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Thread: steaming

  1. #1
    Senior Member
    Join Date
    Feb 2005
    South Africa


    im not sure if this is the right slot for this post, but ive been having a little trouble with my milk....especially in winter.
    i have looked it up and asked a few other people about my problem, and the most convincing answer was that becuase of winter, cows dont get green or fresh feed anymore, it is now dried and processed feed which isnt as rich in nutrients as fresh feed, thus resulting in the milk being less fatty. i dont know how accurate this is...but it doesnt sound like complete rubbish.
    everytime i come accross a batch of milk that doesnt work with my steamer i end up using it for milkshakes or cooking.
    what i have noticed works better for the steaming is 'long life milk' , but here in south africa it is alot more expensive compared to normal fresh milk.
    any comments?
    i would just like to know if anyone else has the same problem.
    doing microfoam with the "winter" milk isnt working at all...i end up with very watery, wishy washy milk/coffee.
    some people have pearly whites.....others drink coffee!

  2. #2
    Senior Member
    Join Date
    Aug 2004
    Des Moines, Iowa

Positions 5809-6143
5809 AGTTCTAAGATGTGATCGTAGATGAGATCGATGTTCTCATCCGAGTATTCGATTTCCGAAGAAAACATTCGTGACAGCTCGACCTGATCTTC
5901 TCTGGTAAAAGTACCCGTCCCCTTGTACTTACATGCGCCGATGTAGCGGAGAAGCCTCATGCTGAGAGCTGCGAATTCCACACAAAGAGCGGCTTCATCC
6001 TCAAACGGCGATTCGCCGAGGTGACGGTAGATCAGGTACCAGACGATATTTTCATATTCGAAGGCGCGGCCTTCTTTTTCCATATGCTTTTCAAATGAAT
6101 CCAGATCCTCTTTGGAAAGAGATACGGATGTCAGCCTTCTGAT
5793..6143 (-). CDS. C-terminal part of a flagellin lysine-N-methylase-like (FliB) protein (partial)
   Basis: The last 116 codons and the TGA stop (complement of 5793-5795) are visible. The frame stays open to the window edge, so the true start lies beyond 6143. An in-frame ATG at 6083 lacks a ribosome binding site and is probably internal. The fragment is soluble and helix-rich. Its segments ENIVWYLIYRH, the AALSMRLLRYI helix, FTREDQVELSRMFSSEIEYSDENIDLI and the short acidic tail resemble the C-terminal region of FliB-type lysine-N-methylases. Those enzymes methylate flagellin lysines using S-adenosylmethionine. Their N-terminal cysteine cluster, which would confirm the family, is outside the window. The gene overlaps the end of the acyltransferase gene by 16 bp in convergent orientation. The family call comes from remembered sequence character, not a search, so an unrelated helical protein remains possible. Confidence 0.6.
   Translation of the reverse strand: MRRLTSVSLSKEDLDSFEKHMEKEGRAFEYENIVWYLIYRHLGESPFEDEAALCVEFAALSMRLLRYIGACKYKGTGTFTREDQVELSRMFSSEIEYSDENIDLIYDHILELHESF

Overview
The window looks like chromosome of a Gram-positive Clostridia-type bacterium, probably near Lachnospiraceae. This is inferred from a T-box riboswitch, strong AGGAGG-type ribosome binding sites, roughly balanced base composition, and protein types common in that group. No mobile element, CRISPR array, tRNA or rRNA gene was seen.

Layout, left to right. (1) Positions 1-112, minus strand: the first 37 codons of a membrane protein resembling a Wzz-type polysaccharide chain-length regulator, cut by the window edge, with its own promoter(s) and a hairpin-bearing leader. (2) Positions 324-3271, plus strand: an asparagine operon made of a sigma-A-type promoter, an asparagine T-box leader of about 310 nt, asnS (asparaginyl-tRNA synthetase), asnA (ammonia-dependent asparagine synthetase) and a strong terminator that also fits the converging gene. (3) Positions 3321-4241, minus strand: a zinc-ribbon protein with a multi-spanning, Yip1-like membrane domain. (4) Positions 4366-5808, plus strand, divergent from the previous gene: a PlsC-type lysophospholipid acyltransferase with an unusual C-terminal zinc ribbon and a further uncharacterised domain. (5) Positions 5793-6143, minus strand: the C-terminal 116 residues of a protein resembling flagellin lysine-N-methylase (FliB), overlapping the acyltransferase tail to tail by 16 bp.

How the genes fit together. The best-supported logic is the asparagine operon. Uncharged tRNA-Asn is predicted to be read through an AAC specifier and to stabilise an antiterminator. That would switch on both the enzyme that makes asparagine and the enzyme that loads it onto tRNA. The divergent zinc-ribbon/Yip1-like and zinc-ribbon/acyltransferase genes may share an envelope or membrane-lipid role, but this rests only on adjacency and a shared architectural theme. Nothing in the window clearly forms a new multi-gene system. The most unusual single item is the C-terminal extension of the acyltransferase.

I don't know what the winters are like in South Africa but here in the Midwest it gets pretty darn cold. When cows get sick or they are on the lean side and they don't have enough body fat they will produce less milk. But from what I have read and what I have talked about with my Aunt and Uncle (used to be dairy farmers) there is actually more fat in the milk over the winter months then in the summer.

    When food source is not as abundant in the winter as it is in the summer months the cow will rely on more body fat to be converted over to milk. Something like 1 pound of body fat equates to about 7 pounds of milk. That body fat from what I understand actually raises the total amount of fat in the milk.

    Homogenization is probably the blame. I have found it sometimes varies from manufacture. Smaller milk companies have been popping up all over Iowa offering farm fresh milk. I have found a lot of cream on top of my 2% from a few of these places. Which suggest that the homogenizing process hasn't been completed properly. It doesn't bother me because I was raised on milk from the cow and not the store.

    If you need a better understanding I suggest reading this article from HowStuffWorks for a basic understanding.
    Have you ever walked through the aisle of your local grocer and smelled the death of a dying bean?



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